A cluster of ways of thinking needs to mesh for a law department to have confidence that a law firm will perform well under an alternative fee arrangement. Six come to mind
Data mining – to set the matter or phase fees reasonably accurately based on analyzed historical data from both the department and the firm (See my post of May 6, 2009: data mining by law departments and law firms with 10 references.).
Portfolio risk dispersion – to understand and accept that in a well-done AFA both firm and department quite often “lose out”: a windfall to one is a premium to the other (See my post of Nov. 6, 2005: flat fees at Wal-Mart; April 27, 2006: economic concept of beta; July 4, 2006: insurance coverage for a portfolio of matters on fixed fees; Dec. 3, 2006: large firms can take on large blocks of work; March 6, 2007: thoughts on portfolios in law department management; June 14, 2009 #4: portfolio theory and a few applications; and June 1, 2010: boundary conditions of AFAs.).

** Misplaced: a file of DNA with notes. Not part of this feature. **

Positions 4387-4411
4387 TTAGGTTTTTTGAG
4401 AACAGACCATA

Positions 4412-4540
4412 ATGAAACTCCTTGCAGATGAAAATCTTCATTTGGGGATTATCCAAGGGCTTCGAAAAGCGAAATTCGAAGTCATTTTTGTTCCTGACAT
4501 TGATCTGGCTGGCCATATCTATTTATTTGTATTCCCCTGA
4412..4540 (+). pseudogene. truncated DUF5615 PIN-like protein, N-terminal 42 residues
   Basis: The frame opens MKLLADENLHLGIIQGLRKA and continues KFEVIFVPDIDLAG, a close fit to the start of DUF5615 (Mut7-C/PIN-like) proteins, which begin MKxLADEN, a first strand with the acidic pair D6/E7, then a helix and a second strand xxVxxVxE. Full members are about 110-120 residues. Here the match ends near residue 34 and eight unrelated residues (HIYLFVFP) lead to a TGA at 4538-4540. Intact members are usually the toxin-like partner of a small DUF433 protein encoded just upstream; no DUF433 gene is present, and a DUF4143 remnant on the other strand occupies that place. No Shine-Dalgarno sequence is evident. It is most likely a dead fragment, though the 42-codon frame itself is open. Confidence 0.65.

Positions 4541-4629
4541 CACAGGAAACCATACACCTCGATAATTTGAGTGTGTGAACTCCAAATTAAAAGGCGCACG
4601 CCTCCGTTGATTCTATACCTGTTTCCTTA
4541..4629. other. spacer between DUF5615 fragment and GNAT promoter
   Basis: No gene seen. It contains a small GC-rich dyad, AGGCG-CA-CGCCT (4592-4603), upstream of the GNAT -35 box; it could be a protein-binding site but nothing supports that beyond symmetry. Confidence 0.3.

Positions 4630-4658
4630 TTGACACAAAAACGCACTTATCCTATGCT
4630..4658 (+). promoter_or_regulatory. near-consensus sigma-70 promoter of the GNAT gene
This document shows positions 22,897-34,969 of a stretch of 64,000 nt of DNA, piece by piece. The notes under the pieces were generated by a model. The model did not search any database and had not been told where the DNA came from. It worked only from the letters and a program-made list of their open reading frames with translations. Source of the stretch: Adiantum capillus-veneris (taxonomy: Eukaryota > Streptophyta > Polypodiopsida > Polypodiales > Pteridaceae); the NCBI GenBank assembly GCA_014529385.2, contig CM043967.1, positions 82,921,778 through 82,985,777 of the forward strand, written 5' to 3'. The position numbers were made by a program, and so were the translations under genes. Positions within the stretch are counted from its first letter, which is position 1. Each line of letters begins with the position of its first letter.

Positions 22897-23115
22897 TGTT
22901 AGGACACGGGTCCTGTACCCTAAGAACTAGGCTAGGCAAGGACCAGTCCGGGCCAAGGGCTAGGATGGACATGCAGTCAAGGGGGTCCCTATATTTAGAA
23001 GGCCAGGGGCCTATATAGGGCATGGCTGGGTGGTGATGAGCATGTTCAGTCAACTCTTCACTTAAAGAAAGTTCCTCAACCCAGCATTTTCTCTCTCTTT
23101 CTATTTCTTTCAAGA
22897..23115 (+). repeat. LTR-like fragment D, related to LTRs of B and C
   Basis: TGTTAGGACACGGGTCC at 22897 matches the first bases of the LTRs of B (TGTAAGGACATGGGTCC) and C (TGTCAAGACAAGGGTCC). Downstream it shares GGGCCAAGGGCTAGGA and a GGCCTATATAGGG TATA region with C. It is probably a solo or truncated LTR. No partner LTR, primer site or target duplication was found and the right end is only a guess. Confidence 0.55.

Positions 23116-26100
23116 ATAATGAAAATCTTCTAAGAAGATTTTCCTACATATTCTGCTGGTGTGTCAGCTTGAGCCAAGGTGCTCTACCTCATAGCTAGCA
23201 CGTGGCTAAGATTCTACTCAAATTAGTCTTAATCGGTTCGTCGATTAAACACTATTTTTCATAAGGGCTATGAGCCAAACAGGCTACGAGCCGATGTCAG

Transaction cost economics – to appreciate through experience how complicated and costly is it to negotiate the terms of some arrangements (See my post of Nov. 19, 2009: Coasian analysis with 6 references.).
Game theory – to draw on the learning from research into the strategic “moves” available to departments and firms that work together over time (See my post of March 16, 2008: game theory with 6 references.).
Project management – to direct the right people to do the right work at the right time (See my post of June 24, 2007: project management with 5 references; and Sept. 22, 2009: project management with 13 references and 1 metapost.).
Offshore providers – to draw upon appropriate resources outside the lead law firm (See my post of June 2, 2010: four metaposts and 15 more posts on offshore resources.).